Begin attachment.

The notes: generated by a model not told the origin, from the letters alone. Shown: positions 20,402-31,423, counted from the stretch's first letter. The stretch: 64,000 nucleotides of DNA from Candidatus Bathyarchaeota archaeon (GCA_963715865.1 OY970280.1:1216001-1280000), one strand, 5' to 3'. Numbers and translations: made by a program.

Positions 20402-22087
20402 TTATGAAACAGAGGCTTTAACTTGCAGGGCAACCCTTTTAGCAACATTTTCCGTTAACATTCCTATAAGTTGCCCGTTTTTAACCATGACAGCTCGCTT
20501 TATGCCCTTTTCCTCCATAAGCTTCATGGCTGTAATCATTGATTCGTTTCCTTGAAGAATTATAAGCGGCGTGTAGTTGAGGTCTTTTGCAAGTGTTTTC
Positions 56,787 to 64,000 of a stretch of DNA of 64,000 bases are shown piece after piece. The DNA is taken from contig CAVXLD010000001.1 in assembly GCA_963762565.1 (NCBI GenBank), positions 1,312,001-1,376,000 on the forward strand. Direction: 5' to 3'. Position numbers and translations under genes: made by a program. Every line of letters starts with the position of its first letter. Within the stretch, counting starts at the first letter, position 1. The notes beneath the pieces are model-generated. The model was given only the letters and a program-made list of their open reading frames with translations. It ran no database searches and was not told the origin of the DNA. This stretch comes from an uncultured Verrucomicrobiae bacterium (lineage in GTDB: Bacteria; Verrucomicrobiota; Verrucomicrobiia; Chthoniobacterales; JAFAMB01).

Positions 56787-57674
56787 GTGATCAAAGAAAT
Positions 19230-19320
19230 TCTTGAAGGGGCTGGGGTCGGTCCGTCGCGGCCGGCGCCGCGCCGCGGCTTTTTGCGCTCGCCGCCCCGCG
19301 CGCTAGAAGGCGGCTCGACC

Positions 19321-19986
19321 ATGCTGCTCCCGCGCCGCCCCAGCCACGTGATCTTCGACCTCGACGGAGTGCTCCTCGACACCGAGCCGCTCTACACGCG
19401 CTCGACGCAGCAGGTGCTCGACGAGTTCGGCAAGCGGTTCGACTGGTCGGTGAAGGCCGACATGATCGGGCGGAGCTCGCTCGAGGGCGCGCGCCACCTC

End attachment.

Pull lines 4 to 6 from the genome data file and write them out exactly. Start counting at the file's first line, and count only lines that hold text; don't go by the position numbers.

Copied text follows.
20501 TATGCCCTTTTCCTCCATAAGCTTCATGGCTGTAATCATTGATTCGTTTCCTTGAAGAATTATAAGCGGCGTGTAGTTGAGGTCTTTTGCAAGTGTTTTC
Positions 56,787 to 64,000 of a stretch of DNA of 64,000 bases are shown piece after piece. The DNA is taken from contig CAVXLD010000001.1 in assembly GCA_963762565.1 (NCBI GenBank), positions 1,312,001-1,376,000 on the forward strand. Direction: 5' to 3'. Position numbers and translations under genes: made by a program. Every line of letters starts with the position of its first letter. Within the stretch, counting starts at the first letter, position 1. The notes beneath the pieces are model-generated. The model was given only the letters and a program-made list of their open reading frames with translations. It ran no database searches and was not told the origin of the DNA. This stretch comes from an uncultured Verrucomicrobiae bacterium (lineage in GTDB: Bacteria; Verrucomicrobiota; Verrucomicrobiia; Chthoniobacterales; JAFAMB01).

Positions 56787-57674